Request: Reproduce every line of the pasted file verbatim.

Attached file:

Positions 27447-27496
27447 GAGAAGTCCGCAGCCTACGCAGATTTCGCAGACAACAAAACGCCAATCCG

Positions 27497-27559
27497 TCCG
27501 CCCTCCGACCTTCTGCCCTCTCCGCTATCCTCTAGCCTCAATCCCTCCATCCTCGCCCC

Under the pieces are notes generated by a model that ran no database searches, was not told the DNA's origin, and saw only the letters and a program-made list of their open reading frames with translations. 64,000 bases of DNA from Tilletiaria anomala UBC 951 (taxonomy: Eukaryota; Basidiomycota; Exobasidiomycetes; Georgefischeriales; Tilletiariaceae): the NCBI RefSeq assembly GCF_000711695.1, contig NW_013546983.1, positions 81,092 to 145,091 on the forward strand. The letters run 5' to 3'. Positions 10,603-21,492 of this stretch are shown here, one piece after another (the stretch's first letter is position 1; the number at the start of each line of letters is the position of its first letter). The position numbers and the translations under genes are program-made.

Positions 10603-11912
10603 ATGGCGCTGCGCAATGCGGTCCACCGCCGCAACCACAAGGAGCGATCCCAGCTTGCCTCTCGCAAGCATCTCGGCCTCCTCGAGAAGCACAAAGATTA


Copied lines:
Positions 27447-27496
27447 GAGAAGTCCGCAGCCTACGCAGATTTCGCAGACAACAAAACGCCAATCCG

Positions 27497-27559
27497 TCCG
27501 CCCTCCGACCTTCTGCCCTCTCCGCTATCCTCTAGCCTCAATCCCTCCATCCTCGCCCC

Under the pieces are notes generated by a model that ran no database searches, was not told the DNA's origin, and saw only the letters and a program-made list of their open reading frames with translations. 64,000 bases of DNA from Tilletiaria anomala UBC 951 (taxonomy: Eukaryota; Basidiomycota; Exobasidiomycetes; Georgefischeriales; Tilletiariaceae): the NCBI RefSeq assembly GCF_000711695.1, contig NW_013546983.1, positions 81,092 to 145,091 on the forward strand. The letters run 5' to 3'. Positions 10,603-21,492 of this stretch are shown here, one piece after another (the stretch's first letter is position 1; the number at the start of each line of letters is the position of its first letter). The position numbers and the translations under genes are program-made.

Positions 10603-11912
10603 ATGGCGCTGCGCAATGCGGTCCACCGCCGCAACCACAAGGAGCGATCCCAGCTTGCCTCTCGCAAGCATCTCGGCCTCCTCGAGAAGCACAAAGATTA